It took me over a week to finish A Dance With Dragons – the fifth instalment in A Song of Ice and Fire and the latest available (thus far). Having had mixed experiences with the first four books, I was actually really into it by now. Not having seen half of the cast since the end of A Storm of Swords, I was itching to find out what happened to Dany, Tyrion, Jon, etc in the time that we saw passing during A Feast for Crows.
I mentioned this in my Feast review, but it’s worth reiterating. I really feel like the geographical split of the story between Feast and Dance was a rubbish decision editorially. Not only that, although I knew that Dance carries on past the endpoint of Feast, I was pretty gutted to realise that it doesn’t carry on particularly far, and several characters that I had actually grown to like during Feast (much to my surprise in the case of a certain highborn maid of three-and-ten) made no reappearance in ‘After the Feast’, the second half of A Dance With Dragons. It’s now been twelve years since the publication of A Feast for Crows, and damnit, I want to know what’s going on with that highborn maid of three-and-ten!
In any case. Besides that complaint!
In the aftermath of a colossal battle, the future of the Seven Kingdoms hangs in the balance—beset by newly emerging threats from every direction. In the east, Daenerys Targaryen, the last scion of House Targaryen, rules with her three dragons as queen of a city built on dust and death. But Daenerys has thousands of enemies, and many have set out to find her. As they gather, one young man embarks upon his own quest for the queen, with an entirely different goal in mind.
Fleeing from Westeros with a price on his head, Tyrion Lannister, too, is making his way to Daenerys. But his newest allies in this quest are not the rag-tag band they seem, and at their heart lies one who could undo Daenerys’s claim to Westeros forever.
Meanwhile, to the north lies the mammoth Wall of ice and stone—a structure only as strong as those guarding it. There, Jon Snow, 998th Lord Commander of the Night’s Watch, will face his greatest challenge. For he has powerful foes not only within the Watch but also beyond, in the land of the creatures of ice.
From all corners, bitter conflicts reignite, intimate betrayals are perpetrated, and a grand cast of outlaws and priests, soldiers and skinchangers, nobles and slaves, will face seemingly insurmountable obstacles. Some will fail, others will grow in the strength of darkness. But in a time of rising restlessness, the tides of destiny and politics will lead inevitably to the greatest dance of all.
I did actually quite enjoy this book. A return to lots of my favourite characters (okay, let’s be real, Tyrion and Jon) was welcomed, after their absence from A Feast for Crows, and the twisting, turning plot becomes ever more complicated and intertwined as yet more new characters are introduced, and others are brutally killed.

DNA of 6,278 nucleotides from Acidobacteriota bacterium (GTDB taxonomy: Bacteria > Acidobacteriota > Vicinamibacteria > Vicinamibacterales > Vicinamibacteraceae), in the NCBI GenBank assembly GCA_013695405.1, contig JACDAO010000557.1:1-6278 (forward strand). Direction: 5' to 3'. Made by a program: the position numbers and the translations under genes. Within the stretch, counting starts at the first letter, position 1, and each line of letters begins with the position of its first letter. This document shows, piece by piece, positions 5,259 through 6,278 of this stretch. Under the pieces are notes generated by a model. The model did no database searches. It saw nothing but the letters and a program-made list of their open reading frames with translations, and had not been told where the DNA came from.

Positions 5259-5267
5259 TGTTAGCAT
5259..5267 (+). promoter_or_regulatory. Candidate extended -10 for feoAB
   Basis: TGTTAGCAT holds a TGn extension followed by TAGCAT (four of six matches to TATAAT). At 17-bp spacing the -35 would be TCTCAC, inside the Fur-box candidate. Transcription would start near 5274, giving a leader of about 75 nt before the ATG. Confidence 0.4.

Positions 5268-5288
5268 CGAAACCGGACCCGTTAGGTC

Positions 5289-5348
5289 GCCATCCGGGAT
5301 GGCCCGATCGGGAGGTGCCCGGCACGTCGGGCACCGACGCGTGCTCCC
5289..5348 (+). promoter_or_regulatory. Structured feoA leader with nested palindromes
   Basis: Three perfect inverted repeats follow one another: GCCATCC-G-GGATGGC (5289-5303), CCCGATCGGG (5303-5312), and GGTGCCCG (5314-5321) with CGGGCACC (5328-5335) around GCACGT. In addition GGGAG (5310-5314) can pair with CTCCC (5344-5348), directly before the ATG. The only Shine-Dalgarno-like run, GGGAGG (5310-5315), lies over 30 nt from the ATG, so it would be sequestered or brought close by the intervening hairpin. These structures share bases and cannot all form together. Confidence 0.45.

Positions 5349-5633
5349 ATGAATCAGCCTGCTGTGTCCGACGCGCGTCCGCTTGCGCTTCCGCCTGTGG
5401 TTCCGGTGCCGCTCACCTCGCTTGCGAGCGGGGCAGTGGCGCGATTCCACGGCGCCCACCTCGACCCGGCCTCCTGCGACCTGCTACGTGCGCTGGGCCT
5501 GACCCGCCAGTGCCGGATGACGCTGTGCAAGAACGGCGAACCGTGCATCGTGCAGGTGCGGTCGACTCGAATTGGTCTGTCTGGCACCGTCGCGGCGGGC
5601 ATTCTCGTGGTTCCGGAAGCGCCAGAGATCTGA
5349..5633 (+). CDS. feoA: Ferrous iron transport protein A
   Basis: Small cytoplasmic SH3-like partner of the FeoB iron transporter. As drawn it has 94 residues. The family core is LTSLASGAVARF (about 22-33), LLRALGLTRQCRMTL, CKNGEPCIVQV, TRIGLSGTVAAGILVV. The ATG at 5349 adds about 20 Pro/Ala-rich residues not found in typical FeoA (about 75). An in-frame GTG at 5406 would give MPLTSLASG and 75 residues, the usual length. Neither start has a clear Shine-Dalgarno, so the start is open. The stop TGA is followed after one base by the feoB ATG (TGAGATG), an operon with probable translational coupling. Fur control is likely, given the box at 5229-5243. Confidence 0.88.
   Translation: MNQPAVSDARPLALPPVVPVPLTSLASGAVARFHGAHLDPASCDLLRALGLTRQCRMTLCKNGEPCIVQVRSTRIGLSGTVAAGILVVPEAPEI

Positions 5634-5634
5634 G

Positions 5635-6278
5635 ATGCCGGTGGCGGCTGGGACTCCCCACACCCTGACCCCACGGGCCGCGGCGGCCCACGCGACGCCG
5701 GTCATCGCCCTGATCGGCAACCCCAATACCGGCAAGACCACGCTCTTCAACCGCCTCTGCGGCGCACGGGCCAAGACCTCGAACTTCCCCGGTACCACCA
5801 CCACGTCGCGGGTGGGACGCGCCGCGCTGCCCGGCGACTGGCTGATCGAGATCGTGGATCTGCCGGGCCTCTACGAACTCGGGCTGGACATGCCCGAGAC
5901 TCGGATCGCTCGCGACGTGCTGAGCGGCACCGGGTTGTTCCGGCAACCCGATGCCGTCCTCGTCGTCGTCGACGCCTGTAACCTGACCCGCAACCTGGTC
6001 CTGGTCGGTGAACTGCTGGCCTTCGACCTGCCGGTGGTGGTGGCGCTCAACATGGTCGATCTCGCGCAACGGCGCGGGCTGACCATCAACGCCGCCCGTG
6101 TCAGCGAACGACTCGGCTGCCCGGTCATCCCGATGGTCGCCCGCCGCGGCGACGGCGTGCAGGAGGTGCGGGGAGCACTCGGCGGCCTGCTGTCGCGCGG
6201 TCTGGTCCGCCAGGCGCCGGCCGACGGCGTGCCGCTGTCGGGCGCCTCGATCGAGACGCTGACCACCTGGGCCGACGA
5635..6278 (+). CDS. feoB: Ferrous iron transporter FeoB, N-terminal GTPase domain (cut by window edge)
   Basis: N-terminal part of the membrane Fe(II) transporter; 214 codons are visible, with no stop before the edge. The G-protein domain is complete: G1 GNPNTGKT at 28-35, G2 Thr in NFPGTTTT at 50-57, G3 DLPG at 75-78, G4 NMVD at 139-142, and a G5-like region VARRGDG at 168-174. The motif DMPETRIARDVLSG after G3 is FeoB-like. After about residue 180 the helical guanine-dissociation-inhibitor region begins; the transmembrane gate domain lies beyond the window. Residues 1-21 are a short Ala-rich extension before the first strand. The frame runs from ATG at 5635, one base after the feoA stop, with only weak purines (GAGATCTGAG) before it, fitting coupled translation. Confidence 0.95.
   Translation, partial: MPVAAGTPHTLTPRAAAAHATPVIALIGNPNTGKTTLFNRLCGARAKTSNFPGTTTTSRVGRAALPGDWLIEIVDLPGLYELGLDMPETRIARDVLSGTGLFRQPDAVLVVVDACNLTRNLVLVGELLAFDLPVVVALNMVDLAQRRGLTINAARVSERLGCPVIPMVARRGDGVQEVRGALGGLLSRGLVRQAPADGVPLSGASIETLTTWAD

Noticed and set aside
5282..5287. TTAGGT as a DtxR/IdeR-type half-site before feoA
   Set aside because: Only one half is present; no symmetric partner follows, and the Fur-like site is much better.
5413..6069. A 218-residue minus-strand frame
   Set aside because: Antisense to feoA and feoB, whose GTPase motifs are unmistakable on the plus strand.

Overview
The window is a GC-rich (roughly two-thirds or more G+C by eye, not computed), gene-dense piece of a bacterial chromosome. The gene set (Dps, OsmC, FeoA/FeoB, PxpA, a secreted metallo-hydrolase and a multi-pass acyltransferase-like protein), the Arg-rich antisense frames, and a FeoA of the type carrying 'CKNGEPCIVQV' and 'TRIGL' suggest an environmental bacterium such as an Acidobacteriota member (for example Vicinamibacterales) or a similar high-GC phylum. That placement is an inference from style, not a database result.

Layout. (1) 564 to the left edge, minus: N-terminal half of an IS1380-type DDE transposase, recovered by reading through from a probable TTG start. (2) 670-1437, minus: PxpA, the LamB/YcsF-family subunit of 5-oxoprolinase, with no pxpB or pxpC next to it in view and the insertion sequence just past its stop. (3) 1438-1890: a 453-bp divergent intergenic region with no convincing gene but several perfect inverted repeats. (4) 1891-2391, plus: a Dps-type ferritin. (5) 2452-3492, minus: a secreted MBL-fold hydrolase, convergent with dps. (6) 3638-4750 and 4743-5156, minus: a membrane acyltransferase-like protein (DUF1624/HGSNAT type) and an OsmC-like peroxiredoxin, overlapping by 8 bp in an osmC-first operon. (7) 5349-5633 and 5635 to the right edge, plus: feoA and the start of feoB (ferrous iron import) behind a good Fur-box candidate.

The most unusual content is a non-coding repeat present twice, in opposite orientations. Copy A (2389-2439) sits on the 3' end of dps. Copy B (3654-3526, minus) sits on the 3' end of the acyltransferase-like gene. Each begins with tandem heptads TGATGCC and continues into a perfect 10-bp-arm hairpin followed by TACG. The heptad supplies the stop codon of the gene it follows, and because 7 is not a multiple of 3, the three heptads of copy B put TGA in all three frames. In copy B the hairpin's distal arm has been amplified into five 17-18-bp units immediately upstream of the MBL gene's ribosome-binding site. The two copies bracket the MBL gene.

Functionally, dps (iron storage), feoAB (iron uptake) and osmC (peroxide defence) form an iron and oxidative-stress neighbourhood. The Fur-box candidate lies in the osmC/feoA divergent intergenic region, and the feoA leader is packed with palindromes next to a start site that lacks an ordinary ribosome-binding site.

It’s a very strange thing to read a book which has seeped into the collective cultural consciousness in such a way as A Song of Ice and Fire has, but so much later than it was published. Six years after A Dance with Dragons came out first, and with the TV series having overtaken the books, there was plenty that I was expecting to happen in this book that actually… didn’t. Turns out I was absorbing information from the TV show, rather than the books.
There is a lot happening in this book. Over a thousand pages of words. And yet, as repeated so often in the book itself, words are wind. Despite the lengthy tome, it feels like for a lot of the cast, nothing happens other than continuing on to get to where they’re going. But they haven’t arrived yet. I realise that as the fifth of seven books, there is clearly still a lot of setting up to be done for dénouement of the story, and of course, with such a sprawling and unwieldy array of POV characters, it’s going to take a long time for everyone to have their say, but seriously, there is both too much and really not enough going on here.
But actually, I was mostly able to let Martin away with it. The sprawling, dynastic legacy of the game of thrones, the battle for the iron throne, the actions of the Lord Commander of the Night’s Watch, I was definitely on board with almost all of it. The expansion of the world as we see travelers making their way to their various destinations (most of them seeking Danaerys and her dragons) gave us new insights into parts of the world that we hadn’t seen before, and new horrendous things to contemplate, such as feeding unsuspecting mummers to lions.
Some characters, I wanted to be eaten by lions, in fairness. Ramsay, on the basis that he’s a twisted and terrifying personification of evil, and Penny, for how unceasingly dull she is, but those were minor diversions. Plus, everyone needs someone to hate, right?
Overall, I was left looking for more adventures in Westeros, which I suppose is probably what Martin wants when writing these. I’m pretty disappointed that I’ve now run out of published ASoIaF books, but there are still the Dunk and Egg novellas, and I could try reading The World of Ice and Fire, although that seems a little like a ponderous encyclopaedia of information dumping, so I don’t know if I’ll be all that tempted to try it.
In any case, I am indeed now one of those waiting for the publication of The Winds of Winter. Last week marked the point at which the gap between the publication of Feast and Dance was outstripped by the gap between Dance and Winds, and there’s no sign of publication any time soon, so I’m not holding my breath. At least I have the TV show to keep me going, and its divergence from the books to ensure that I won’t be spoilered out of all enjoyment of the final two ASoIaF books.